Any livable future city needs to be a place of delight, discovery, play, and pleasure in serendipitous encounter. When future smart cities are imagined by corporations, however, urban experience often gets relegated to responsive and frictionless infrastructure. For smart cities to be truly citizen focused, developers, civil society, and government need to incorporate opportunities for play and creativity as a means of imagining the future city.
Play in this context is distinct from “gamification” or “funification,” where games are used as a motivator for participation (in the best case) or a means of placating publics (in the worst case). Here, play means to foreground social interaction in smart design. As smart becomes a dominant frame for the future city, it will take effort to move the conversation beyond the purely rational and cognitive. It is essential to ensure that "smart" is broad enough to include all the things that make life in cities tolerable, and even desirable. The High Line in New York City is smart infrastructure. The whimsical repurposing of parking spaces into mini-parks, as takes place during the international art event Park(ing) Day, is smart infrastructure. Public art and creative placemaking is part of this play, but the play should not be mischaracterized as “more public art.” Instead, it is the deliberate design of creative and playful encounters as a means of imagining the smart city.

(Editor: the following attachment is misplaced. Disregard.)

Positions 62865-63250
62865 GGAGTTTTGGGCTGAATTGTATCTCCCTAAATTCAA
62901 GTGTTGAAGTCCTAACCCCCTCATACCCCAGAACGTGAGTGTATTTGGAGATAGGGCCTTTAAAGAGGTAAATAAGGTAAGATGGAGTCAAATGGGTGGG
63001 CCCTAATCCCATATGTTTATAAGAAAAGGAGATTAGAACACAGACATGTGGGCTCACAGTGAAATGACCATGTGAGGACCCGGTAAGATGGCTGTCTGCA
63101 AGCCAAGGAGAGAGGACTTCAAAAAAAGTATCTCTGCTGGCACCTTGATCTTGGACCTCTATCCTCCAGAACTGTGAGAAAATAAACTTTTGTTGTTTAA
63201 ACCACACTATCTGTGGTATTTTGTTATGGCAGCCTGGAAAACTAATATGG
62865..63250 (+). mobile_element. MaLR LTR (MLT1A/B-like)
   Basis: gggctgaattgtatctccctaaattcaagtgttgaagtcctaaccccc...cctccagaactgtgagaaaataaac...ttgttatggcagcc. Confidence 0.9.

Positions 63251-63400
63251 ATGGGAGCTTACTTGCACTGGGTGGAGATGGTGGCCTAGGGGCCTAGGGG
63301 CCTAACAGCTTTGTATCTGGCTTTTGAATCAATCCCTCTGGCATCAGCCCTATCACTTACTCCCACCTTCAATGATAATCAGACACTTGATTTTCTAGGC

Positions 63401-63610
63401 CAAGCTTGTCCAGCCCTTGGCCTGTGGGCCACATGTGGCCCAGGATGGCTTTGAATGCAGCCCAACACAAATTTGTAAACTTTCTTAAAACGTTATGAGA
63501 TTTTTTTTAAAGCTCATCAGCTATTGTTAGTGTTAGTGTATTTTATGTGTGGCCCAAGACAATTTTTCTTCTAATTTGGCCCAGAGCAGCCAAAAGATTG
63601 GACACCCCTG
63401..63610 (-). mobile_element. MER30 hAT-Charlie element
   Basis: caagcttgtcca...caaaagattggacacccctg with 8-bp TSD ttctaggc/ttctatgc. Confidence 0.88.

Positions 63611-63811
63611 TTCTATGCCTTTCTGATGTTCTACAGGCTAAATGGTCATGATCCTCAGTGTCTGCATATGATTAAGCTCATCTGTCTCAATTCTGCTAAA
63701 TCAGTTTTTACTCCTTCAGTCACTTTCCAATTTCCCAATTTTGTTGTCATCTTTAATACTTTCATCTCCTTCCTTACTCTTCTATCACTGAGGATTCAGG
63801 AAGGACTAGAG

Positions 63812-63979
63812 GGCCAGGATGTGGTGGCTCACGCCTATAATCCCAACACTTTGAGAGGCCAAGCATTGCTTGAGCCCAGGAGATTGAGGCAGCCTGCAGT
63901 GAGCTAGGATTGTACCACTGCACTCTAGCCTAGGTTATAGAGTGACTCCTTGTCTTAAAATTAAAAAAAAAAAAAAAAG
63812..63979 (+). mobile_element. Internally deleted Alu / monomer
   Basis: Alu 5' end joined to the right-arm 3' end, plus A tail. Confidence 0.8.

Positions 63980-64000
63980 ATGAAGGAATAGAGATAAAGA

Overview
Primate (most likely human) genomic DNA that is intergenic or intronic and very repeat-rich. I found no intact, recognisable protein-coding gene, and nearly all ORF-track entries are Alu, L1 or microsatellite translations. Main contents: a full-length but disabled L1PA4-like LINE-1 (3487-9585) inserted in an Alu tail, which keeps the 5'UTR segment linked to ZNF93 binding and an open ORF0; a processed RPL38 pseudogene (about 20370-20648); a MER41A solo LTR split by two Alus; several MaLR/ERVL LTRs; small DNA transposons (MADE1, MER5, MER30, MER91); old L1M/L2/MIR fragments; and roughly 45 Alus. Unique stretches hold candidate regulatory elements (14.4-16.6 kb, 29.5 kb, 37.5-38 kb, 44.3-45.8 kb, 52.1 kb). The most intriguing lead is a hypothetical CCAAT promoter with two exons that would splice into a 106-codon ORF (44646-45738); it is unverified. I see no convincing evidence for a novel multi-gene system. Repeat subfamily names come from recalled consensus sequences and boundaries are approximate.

- Include creative placemaking in smart city projects.
- Experiment with new, immersive forms of storytelling, sourced from citizens, to evolve the definition of smart.
- Tap into popular culture to provide opportunities for play and delight in the city.